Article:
Japan unveils Russia, Crimea sanctions

Japan unveiled Tuesday details of financial sanctions against 40 individuals and two groups involved in the annexation of Crimea and destabilisation of eastern Ukraine. The decision freezes the assets of those on the list, as Tokyo joins the West in pressing Moscow to exercise its influence over pro-Russian separatists in Ukraine to achieve a peaceful resolution to the crisis. The Japanese measure targets top pro-Russian figures, such as former Ukrainian President Viktor Yanukovych and acting head of the Republic of Crimea Sergey Aksyonov.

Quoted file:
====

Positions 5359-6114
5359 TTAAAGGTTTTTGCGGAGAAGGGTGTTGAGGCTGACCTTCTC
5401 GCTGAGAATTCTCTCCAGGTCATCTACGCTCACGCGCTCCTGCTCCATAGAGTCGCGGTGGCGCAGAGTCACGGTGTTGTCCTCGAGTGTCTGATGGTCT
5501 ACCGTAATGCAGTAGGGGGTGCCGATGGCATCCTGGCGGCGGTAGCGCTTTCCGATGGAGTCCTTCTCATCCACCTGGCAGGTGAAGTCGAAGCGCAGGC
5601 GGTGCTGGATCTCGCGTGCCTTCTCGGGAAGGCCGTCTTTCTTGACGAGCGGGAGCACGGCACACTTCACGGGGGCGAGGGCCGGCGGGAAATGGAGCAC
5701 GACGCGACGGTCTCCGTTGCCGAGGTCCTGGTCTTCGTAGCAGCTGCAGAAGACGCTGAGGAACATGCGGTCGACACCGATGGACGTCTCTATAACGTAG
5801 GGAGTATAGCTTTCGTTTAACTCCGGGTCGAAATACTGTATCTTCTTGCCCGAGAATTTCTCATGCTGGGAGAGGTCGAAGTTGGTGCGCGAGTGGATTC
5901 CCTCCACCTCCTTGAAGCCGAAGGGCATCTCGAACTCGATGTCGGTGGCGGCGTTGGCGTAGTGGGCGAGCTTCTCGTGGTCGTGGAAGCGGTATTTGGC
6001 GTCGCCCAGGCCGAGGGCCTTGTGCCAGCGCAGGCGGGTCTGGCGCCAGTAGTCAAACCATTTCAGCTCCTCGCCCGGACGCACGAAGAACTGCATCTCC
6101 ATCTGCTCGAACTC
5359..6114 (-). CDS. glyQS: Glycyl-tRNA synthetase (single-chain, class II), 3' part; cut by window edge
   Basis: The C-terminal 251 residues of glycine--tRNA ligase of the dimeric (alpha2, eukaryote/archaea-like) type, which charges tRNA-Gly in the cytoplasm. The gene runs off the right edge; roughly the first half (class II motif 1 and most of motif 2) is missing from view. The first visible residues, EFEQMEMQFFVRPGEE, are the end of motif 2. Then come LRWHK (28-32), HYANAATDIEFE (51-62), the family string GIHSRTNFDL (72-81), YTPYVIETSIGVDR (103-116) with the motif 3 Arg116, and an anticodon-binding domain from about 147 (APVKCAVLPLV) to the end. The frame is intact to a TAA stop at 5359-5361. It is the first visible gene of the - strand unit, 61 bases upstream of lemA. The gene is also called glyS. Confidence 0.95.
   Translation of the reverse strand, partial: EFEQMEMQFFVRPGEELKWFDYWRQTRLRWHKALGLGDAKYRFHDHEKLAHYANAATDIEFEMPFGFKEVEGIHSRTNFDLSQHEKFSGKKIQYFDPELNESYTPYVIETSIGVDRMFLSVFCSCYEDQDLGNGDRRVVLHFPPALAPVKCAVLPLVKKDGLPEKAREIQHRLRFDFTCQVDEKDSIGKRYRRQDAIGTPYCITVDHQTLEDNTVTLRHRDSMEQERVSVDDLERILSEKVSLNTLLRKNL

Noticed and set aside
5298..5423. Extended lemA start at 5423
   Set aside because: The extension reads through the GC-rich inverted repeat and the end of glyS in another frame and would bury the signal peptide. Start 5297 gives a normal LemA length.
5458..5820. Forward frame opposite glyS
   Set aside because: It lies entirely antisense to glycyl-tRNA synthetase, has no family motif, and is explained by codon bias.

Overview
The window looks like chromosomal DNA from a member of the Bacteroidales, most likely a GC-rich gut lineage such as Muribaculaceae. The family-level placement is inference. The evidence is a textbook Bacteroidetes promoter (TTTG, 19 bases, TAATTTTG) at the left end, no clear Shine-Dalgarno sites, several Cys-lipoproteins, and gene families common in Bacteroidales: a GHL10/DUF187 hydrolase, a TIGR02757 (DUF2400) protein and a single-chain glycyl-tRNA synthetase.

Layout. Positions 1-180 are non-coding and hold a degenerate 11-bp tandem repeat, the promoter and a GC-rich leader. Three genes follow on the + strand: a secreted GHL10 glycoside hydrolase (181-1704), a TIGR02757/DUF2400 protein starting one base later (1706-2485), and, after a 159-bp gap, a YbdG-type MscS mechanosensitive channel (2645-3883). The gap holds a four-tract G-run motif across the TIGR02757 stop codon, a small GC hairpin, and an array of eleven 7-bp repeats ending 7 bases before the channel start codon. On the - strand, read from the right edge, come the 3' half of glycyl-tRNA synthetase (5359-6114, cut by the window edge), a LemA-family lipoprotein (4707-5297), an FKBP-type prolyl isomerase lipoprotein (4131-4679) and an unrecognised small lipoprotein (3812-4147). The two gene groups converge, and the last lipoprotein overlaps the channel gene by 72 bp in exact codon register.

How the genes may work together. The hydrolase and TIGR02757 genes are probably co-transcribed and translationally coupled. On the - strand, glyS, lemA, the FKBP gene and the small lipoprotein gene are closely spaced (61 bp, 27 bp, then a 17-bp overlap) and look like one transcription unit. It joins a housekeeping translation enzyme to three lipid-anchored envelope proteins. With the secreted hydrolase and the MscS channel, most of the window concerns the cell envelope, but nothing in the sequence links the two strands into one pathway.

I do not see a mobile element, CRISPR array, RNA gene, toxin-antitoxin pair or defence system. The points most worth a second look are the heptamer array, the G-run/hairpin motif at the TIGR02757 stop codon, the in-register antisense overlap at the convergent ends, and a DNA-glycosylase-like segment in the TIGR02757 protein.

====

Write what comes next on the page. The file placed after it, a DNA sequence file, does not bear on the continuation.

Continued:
Japan will continue our coordination with G7 nations and the international community to achieve a peaceful and diplomatic resolution of the Ukraine situation.

Chief Cabinet Secretary Yoshihide Suga

Japan had previously implemented a set of sanctions against 23 Russian nationals, including denying visas. Before the Crimea crisis erupted earlier this year, Japanese Prime Minister Shinzo Abe had actively sought to forge closer diplomatic and economic ties with Russian President Vladimir Putin. Suga, Abe’s right-hand man, said Japan continued to seek dialogue with Russia.